Make your own herb garden in four simple steps – but take care with mint

By Staff

The convenience of stepping into your garden to pluck fresh basil or oregano for your home-cooking is something that appeals to most of us. And with Spring now finally here why not create your own herb garden

Nothing complements home-cooking quite like the taste of fresh herbs – and growing them in your own garden is a cinch!

There’s a real appetite for herb gardens at the moment, with internet searches rocketing up some 200 per cent over the past three months alone. The convenience of stepping into your garden to pluck fresh herbs for your culinary creations is something that appeals to most of us. Plus the simple act of tending to the plants serves as a real stress-buster, promoting relaxation, mindfulness, and a sense of accomplishment.

So whether you want a steady supply of basil or would like to try your hand at growing mint, Lucy Rhead – gardening enthusiast at Gtech – has provided the following top tips of how best to achieve this.

1. Choose spring-friendly herbs

Much like with certain fruits and veg, herbs are at their best when grown in-season. That means your first task when creating a herb garden is to, well, choose the right herbs!

Don’t worry, though, as there are plenty of amazing herbs that are excellent choices for spring planting. We’re talking about the likes of parsley, chives, mint, and thyme – the linchpins of many herb gardens across the country. These seeds are resilient, versatile, and will flourish in the milder temperatures and increased sunlight.

2. Pick out the perfect spot

Next on your herb garden to-do list is to find the perfect spot for your herbs to thrive. As a general rule, your herbs will need to be placed in well-drained soil and receive at least six hours of sunlight every day. That means you need to avoid the corners of your garden that are always cast in shadow throughout the day, picking a potential suntrap instead.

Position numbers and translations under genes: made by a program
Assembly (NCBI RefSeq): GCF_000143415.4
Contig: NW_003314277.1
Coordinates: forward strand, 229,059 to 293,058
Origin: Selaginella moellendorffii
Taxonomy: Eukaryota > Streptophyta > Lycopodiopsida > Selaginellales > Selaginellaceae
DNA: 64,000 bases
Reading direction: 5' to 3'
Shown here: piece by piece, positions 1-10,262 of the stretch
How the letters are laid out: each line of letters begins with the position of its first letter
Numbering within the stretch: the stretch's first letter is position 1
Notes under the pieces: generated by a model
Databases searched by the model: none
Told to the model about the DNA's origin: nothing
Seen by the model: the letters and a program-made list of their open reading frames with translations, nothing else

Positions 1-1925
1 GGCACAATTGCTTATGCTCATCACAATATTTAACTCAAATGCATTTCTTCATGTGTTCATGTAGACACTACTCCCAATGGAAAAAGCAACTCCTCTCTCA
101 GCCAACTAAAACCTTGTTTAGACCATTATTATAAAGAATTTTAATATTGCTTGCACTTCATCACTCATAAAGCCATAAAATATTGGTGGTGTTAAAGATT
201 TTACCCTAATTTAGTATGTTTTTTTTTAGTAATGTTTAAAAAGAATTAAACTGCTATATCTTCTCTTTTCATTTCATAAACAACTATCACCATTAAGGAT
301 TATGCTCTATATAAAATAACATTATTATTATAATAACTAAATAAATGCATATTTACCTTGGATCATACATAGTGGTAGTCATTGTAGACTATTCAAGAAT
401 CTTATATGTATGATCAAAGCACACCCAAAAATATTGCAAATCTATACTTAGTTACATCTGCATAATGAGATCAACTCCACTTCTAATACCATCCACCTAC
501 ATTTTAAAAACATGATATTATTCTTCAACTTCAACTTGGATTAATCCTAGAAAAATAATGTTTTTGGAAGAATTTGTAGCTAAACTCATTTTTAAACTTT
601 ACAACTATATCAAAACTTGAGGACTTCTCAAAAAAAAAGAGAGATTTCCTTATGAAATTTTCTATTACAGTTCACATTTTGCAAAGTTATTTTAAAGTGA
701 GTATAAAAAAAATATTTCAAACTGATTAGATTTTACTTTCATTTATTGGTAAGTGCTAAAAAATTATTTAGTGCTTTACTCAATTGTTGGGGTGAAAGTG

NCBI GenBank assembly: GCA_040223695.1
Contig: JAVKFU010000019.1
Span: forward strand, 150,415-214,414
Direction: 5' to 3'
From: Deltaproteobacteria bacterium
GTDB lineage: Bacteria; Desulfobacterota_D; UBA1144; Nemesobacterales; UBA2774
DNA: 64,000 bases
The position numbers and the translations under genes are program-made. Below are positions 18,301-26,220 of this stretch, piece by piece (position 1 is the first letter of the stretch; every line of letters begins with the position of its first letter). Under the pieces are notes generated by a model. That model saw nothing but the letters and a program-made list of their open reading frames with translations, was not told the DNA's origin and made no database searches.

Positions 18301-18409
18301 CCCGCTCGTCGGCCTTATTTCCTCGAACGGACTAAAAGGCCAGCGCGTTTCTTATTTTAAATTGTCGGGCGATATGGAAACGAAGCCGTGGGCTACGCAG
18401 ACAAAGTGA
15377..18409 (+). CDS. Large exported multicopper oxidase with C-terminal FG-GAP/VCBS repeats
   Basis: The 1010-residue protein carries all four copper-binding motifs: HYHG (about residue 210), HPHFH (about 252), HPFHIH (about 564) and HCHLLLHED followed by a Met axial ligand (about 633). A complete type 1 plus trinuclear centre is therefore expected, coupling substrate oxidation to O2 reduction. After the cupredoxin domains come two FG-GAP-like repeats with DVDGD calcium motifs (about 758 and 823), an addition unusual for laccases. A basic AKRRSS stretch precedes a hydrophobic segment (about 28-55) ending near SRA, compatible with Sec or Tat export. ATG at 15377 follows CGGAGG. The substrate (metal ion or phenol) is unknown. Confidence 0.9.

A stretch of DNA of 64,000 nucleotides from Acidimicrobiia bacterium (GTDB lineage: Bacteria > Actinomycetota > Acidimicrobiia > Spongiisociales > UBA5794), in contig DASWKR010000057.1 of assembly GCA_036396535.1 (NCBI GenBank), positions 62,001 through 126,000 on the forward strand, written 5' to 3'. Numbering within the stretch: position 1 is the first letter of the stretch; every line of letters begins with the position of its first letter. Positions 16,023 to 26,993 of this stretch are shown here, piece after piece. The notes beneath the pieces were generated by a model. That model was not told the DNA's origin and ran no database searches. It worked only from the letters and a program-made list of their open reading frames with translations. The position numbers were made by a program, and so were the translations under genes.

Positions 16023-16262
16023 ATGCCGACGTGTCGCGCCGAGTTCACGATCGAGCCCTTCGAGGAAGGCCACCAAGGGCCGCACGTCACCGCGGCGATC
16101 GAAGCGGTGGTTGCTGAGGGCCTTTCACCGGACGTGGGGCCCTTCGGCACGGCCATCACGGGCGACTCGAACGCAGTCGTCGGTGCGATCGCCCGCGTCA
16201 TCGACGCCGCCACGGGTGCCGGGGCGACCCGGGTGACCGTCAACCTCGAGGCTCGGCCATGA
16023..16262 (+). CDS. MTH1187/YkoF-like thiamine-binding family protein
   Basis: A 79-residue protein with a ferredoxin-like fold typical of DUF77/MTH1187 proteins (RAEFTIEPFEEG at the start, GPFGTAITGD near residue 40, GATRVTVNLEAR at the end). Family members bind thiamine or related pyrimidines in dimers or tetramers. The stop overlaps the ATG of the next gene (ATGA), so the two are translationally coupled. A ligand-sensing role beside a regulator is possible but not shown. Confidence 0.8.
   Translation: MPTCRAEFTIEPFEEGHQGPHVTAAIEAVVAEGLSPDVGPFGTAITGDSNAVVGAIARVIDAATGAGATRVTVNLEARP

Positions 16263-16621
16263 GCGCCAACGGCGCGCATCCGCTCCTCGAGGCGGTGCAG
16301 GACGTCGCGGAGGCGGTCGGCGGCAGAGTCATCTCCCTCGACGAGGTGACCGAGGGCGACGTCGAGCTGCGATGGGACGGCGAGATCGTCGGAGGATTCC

You also need to think about your own convenience. For example, you won’t want to pick a spot down the bottom end of the garden, meaning you’re constantly traipsing up and down to tend to them. If possible, try placing your herb garden close to your kitchen for easy access while cooking.

3. Partner up your planting

With your herbs at the ready and your location finalised, you can start to think about actually planting the seeds. But first, let’s quickly touch upon companion planting and how it can impact the health of your herb garden.

Essentially, companion planting is all about how you place certain plants together to enhance growth, as a result of each plant’s complementary characteristics. For example, planting rosemary with basil actually encourages the basil to grow, while sage can promote the growth of oregano.

On the other hand, there are also herbs that should not be planted together. For instance, mint is an aggressive spreader (they grow fast and wide), which means they can steal water and sunlight from nearby herbs. So, research your chosen herbs carefully to find the best and worst planting partnerships.

4. Consider container gardening

The beauty of a DIY herb garden is that you don’t need acres of space to get growing. Even if you only have a balcony, you can still bring the seeds to life.

Instead of growing in the ground, you can add your herb seeds to a container, such as a planter or a window box. Not only does this method take up less space – making it perfect for small gardens – but containers also offer more flexibility, allowing you to freely move your herbs into optimal conditions. Just ensure your containers have proper drainage and you use high-quality potting mix for your herbs.

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